24. The method of claim 3, wherein the magnesium inclusive precursor is a metal alkanoate, the metal alkanoate being methacrylate or 2-ethylhexanoate.

Description:

FIELD OF THE INVENTION

Certain example embodiments of this invention relate to the deposition of metal fluoride coatings onto substrates via combustion deposition. More particularly, certain example embodiments relate to the combustion deposition depositing of alkaline earth fluoride inclusive coatings from a metal inclusive organic precursor and a fluorinating reagent, or from a single-source precursor. In certain example embodiments, the fluorinating reagent may be an organic source or an inorganic source. In certain example embodiments, the alkaline earth fluoride inclusive coating may be a magnesium fluoride (e.g., MgF2 or other suitable stoichiometry) inclusive coating, although other Group 2 metals may be used in place of magnesium. In certain example embodiments, the alkaline earth fluoride inclusive coating may be an anti-reflective (AR) coating.

BACKGROUND AND SUMMARY OF EXAMPLE EMBODIMENTS OF THE INVENTION

Combustion chemical vapor deposition (combustion CVD) is a relatively new technique for the growth of coatings. Combustion CVD is described, for example, in U.S. Pat. Nos. 5,652,021; 5,858,465; and 6,013,318, each of which is hereby incorporated herein by reference in its entirety.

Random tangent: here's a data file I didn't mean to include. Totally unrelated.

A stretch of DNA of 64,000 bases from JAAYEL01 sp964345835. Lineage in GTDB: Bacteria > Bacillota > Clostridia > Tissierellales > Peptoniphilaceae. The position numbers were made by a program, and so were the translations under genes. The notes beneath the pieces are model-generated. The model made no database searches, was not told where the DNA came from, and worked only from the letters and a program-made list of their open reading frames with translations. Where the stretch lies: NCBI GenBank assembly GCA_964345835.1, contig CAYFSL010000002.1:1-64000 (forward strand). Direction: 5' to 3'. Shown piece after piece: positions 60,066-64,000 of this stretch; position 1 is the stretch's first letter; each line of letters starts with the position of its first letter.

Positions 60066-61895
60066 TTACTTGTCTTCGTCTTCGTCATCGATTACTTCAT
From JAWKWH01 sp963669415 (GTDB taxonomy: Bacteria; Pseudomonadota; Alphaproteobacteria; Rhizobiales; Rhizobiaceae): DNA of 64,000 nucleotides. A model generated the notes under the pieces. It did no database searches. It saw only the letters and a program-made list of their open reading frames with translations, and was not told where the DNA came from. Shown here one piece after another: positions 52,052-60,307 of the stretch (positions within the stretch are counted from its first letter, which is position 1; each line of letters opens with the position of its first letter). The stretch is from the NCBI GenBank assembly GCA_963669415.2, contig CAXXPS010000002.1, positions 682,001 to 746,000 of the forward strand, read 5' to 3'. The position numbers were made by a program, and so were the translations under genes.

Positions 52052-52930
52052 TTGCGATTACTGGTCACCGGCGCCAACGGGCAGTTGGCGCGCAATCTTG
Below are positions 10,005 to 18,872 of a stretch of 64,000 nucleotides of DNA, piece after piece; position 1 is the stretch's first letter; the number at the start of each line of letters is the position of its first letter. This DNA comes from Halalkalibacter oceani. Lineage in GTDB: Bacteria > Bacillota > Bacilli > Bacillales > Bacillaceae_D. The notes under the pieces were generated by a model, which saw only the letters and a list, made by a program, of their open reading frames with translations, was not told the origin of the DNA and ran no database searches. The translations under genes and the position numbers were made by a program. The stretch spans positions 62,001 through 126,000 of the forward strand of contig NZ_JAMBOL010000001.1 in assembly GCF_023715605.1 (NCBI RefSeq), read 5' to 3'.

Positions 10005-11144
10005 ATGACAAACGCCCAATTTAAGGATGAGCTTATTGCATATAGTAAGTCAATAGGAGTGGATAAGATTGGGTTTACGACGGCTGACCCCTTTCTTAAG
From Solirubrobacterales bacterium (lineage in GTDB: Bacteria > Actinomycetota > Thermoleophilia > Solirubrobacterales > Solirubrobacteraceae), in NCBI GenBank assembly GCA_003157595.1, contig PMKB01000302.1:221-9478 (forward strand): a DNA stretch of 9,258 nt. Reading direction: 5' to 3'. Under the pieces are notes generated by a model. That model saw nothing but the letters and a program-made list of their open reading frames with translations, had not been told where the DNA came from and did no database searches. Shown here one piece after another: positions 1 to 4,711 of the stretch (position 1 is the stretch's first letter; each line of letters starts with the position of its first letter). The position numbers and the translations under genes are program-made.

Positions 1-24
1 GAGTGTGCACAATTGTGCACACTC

Conventionally, in combustion CVD, precursors are dissolved in a flammable solvent and the solution is delivered to the burner where it is ignited to give a flame. Such precursors may be vapor or liquid and fed to a self-sustaining flame or used as the fuel source. A substrate is then passed under the flame to deposit a coating.

There are several advantages of combustion CVD over traditional pyrolytic deposition techniques (such as CVD, spray and sol-gel, etc.). One advantage is that the energy required for the deposition is provided by the flame. Another advantage is that combustion CVD techniques do not necessarily require volatile precursors. If a solution of the precursor can be atomized/nebulized sufficiently (e.g., to produce droplets and/or particles of sufficiently small size), the atomized solution will behave essentially as a gas and can be transferred to the flame without requiring an appreciable vapor pressure from the precursor of interest.

It will be appreciated that combustion deposition techniques may be used to deposit metal oxide coatings (e.g., single-layer anti-reflective coatings) on glass substrates, for example, to alter the optical and other properties of the glass substrates (e.g., to increase visible transmission). To this end, conventional combustion deposition techniques were used by the inventor of the instant application to deposit a single layer anti-reflective (SLAR) film of silicon oxide (e.g., SiO2 or other suitable stoichiometry) on a glass substrate. The attempt sought to achieve an increase in light transmission in the visible spectrum (e.g., wavelengths of from about 400-700 nm) over clear float glass with an application of the film on one or both sides of a glass substrate. In addition, increases in light transmission for wavelengths greater the 700 nm are also achievable and also may be desirable for certain product applications, such as, for example, photovoltaic solar cells. The clear float glass used in connection with the description herein is a low-iron glass known as “Extra Clear,” which has a visible transmission typically in the range of 90.3% to about 91.0%. Of course, the examples described herein are not limited to this particular type of glass, or any glass with this particular visible transmission.